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Fears Fylde fracking will affect wildlife

Pink footed geese
Courtesy of Fylde Bird Club

Pink footed geese Courtesy of Fylde Bird Club

Wildlife campaigners have warned poorly regulated fracking could change the landscape of the Fylde coast.

A report was today published by a collective of six different nature organisations highlighting their concerns about the controversial shale gas drilling process.

Among the issues raised are the possibility 60,000 pink footed geese, many of which live in the Ribble estuary, may leave Lancashire should fracking get under way.

The report, called Are We Fit to Frack?, was launched by the Angling Trust, the National Trust, RSPB, the Salmon and Trout Association, The Wildlife Trusts and the Wildfowl and Wetlands Trust (WWT).

Tim Melling, RSPB senior conservation officer for Northern England, said: “In Lancashire we are extremely concerned about the impact that fracking could have on the 60,000 pink footed geese, which spend the winter around the Ribble and Alt Estuaries.

“As these geese have traditionally been shot in large numbers, they are rather skittish and very prone to disturbance.

“If the farmland in West Lancashire where they feed were to be punctuated with numerous fracking wells, each with its own access road, there is a risk they may abandon this landscape. Consequently, the extraction of shale gas could have a serious impact on this internationally important bird population.”

Martin Spray, chief executive of WWT, said: “A single frack can use more water than 1,000 people use in a year and if it goes wrong it could contaminate drinking water and ruin wetland habitats. That’s a big burden on communities and it’s a risk we want managed.”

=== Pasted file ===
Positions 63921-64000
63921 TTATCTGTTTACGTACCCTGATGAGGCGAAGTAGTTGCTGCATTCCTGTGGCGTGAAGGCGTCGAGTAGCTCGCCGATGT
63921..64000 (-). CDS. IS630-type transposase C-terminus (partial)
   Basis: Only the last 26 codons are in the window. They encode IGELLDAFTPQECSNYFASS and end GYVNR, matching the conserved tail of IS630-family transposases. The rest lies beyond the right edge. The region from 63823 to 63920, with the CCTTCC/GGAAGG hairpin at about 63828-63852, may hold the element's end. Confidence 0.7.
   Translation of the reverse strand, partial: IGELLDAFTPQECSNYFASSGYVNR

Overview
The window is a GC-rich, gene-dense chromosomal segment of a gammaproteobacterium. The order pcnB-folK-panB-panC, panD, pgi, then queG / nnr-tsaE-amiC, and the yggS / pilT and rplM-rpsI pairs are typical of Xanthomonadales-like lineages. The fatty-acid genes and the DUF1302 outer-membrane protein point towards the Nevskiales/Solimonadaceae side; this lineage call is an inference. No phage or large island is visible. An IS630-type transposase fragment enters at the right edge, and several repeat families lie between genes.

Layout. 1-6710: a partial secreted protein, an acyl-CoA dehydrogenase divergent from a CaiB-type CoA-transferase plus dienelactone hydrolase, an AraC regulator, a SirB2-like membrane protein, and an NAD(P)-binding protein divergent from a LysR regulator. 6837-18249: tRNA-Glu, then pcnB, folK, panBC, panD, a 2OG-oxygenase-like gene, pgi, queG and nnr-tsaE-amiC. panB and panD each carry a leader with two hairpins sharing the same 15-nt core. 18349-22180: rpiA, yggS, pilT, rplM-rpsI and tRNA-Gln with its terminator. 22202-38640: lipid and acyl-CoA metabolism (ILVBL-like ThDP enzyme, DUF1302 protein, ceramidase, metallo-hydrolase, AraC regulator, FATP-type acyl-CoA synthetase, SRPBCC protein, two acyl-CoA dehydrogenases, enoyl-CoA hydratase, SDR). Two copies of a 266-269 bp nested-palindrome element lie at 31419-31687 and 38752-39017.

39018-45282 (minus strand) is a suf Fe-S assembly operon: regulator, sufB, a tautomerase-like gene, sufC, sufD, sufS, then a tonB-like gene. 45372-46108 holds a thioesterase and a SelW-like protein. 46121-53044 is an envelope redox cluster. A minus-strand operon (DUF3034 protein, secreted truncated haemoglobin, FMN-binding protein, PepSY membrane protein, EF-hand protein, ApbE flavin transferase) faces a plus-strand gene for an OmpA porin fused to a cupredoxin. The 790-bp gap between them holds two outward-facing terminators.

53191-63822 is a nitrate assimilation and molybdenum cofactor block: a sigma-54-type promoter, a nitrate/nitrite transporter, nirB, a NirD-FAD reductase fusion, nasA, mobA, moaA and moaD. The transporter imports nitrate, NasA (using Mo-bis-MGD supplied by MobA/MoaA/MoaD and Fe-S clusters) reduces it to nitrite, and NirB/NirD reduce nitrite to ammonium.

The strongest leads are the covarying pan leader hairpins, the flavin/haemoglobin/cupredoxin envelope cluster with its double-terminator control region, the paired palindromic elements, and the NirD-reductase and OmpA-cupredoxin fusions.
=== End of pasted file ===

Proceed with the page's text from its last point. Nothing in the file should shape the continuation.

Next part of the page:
The controversial fracking process involves hydraulically fracturing rock deep underground and pumping the earth with water and chemicals to extract shale gas.

Opponents to the process say the water supply could become polluted as a result.

Both the Office of Unconventional Gas and Oil and the Environment Agency recently told The Gazette existing regulation, which does not exist overseas, will ensure such environmental concerns are

adequately addressed.

But Tina Rothery, from Residents Action on Fylde Fracking, added: “It’s long been a concern for wildlife as well as livestock.

“The threat to air and water affects living creatures,

including pets.”

Energy firm Cuadrilla has carried out exploratory drilling on the Fylde is planning potential exploration in Clifton.

Last month it also announced plans to explore sites at Wharles and farmland near Little Plumpton.

A spokesman for the company said: “We have had

constructive meetings with many of these wildlife groups in the past and will continue to do so.

“We share their commitment to protecting the local environment, and look forward to continuing those discussions as our exploration work continues.”

 

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